(illustraion by Scientificanimations.com)

Health professionals are worried over the increasing prevalence of cervical cancer in Ghanaian women. 

They attribute the increasing mortality to the late detection of the disease, mainly because many women are not adequately informed about the symptoms of the disease. 

Cervical cancer is the commonest occurring cancer among women in sub-Saharan Africa, with higher prevalence in Ghana.

Estimates of age-weighted ratios of cervical cancer prevalence for Ghana is 35.4.

Most Ghanaian women misconstrue cervical cancer symptoms – Health professional

Some research provides that the disease is among the largely diagnosed gynaecological cancers at the hospitals.  

The disease, caused by the human papilloma virus, shares common symptoms with other sexually transmitted diseases. 

Vaginal bleeding after intercourse, abnormal vaginal discharge with foul odor and pelvic pain during intercourse are some common symptoms of the disease.

Member of the Marie Stopes Ghana, Saviour Mensah is worried about the growing statistics.

Most Ghanaian women misconstrue cervical cancer symptoms – Health professional

“The hospitals are recording higher cases of the diseases. Just because most women cannot tell the difference between a cervical cancer symptoms and those of other sexually related diseases,” he said.

According to health professionals, a majority of Ghanaian women who are unaware of these physical features of the disease misconstrue them for others including syphilis. 

This, according to research, accounts for the increasing prevalence of the disease in the country.

The health professionals are advocating frequent medical examinations.

“Women should check in with the nearest health facilities whenever they begin to feel unwell. Not all the symptoms they observe are those of candidiasis or syphilis. They should get checked regularly,” Saviour Mensah said.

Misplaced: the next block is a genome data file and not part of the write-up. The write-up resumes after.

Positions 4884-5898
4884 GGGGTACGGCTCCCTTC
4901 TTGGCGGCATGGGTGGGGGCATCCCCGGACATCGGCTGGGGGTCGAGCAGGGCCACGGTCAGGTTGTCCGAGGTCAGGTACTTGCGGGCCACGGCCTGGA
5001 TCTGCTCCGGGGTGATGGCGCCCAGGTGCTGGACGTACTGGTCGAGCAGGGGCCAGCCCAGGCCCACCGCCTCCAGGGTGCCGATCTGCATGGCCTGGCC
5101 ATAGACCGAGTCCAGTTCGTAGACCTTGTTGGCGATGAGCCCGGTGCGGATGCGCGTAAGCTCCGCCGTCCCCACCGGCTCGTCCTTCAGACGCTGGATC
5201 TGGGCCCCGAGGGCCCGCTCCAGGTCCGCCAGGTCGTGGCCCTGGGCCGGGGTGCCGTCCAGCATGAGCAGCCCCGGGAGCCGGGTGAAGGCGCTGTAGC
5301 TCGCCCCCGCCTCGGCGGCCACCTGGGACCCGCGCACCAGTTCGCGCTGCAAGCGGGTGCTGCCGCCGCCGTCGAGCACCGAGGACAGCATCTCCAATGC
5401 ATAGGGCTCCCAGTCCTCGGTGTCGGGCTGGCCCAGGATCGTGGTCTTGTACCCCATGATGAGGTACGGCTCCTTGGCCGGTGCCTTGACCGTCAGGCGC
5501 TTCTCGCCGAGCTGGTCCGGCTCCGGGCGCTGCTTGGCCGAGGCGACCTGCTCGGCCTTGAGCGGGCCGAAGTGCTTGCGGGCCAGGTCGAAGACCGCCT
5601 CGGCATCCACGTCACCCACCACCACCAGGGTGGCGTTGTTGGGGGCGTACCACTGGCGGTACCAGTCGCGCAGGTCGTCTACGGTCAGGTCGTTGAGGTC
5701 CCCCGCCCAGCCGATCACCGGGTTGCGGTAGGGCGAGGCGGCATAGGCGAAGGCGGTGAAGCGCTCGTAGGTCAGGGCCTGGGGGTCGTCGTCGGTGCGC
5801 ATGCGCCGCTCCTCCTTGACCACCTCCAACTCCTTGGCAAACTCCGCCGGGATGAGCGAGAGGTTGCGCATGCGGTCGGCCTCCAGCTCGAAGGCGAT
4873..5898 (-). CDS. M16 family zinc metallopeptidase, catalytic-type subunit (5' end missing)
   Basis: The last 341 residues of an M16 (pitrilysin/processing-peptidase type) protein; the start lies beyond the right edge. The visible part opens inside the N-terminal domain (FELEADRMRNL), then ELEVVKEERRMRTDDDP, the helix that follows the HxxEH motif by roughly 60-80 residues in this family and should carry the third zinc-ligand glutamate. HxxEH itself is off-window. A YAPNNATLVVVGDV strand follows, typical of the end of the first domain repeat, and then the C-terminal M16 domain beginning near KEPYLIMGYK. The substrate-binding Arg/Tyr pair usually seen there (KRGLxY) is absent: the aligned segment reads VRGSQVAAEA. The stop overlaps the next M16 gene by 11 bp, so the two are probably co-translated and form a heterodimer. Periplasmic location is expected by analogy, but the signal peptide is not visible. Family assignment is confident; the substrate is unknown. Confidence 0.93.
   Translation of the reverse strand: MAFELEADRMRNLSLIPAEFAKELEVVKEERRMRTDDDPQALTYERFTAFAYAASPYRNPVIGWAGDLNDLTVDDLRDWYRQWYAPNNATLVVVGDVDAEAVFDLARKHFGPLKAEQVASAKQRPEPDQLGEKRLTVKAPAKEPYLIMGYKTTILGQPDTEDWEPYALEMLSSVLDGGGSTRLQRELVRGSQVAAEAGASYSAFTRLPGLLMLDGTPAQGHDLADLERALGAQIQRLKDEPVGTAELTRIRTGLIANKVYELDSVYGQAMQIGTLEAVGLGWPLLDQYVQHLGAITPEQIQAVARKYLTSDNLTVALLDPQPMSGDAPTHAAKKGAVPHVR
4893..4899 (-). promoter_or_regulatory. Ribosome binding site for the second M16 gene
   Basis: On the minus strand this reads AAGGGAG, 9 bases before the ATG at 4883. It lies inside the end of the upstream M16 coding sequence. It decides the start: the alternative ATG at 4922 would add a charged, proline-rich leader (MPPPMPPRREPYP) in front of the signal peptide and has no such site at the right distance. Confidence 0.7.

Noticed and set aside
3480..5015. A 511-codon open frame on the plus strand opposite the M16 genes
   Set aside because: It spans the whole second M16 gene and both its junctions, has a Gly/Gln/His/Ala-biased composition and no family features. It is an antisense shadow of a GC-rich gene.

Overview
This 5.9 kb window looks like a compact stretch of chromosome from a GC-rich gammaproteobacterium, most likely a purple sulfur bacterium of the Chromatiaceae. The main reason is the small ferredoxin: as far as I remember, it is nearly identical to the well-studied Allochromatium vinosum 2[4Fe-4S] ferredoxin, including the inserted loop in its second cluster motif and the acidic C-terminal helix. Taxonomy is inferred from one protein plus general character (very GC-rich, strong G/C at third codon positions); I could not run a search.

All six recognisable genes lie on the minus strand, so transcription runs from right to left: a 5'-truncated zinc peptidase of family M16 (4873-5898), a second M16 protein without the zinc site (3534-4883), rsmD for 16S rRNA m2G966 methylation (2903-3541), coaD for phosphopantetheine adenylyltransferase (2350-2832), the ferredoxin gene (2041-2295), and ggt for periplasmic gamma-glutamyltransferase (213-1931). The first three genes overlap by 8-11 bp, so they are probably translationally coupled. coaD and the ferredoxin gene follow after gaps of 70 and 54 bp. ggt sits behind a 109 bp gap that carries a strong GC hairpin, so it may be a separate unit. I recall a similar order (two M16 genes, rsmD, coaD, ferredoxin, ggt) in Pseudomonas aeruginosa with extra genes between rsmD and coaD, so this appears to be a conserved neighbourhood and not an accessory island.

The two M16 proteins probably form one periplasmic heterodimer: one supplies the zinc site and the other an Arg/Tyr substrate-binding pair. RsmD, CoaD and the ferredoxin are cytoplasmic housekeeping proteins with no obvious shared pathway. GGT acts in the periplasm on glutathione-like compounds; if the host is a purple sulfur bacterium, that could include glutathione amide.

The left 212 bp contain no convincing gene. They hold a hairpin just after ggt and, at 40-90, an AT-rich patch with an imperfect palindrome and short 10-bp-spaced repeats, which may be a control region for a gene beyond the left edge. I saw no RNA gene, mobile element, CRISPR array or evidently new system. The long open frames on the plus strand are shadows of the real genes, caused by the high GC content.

Most Ghanaian women misconstrue cervical cancer symptoms – Health professional

Cervical cancer is the only cancer in women that can be treated if detected early. There are several cervical screening methods, however there are 2 main forms of offered in health facilities in Ghana. For instance, Marie Stopes Ghana Clinics, screening involves a laboratory test (HPV test or pap smear) or a visual exam (called VIA).

If lesions are detected on your cervix through the VIA testing, that may be an early sign of cervical cancer. Most lesions identified with VIA can be treated immediately at Marie Stopes Ghana Clinics through cold (called cryotheraphy) or heat (called thermal ablation).  Both are effective for the majority of pre-cancerous lesions

It is recommended you get vaccinated against the HPV which causes cervical cancer even when your test result is negative.

Most Ghanaian women misconstrue cervical cancer symptoms – Health professional

The KNUST Graduate Students’ Association joined forces with the Berry Health Foundation to screen and educate people on cervical cancer, breast cancer, COVID-19 and other ailments.

Most Ghanaian women misconstrue cervical cancer symptoms – Health professional

Gender Commissioner for the KNUST GRASAG, Edith Asihene says the emergence of novel disease and resurfacing of existing ones prompted the screening exercise.

“The executive board decided to organize this event for students to know their health status and to also seek professional advice. We brought this to their doorstep so they can take advantage of this to get screened,” she said.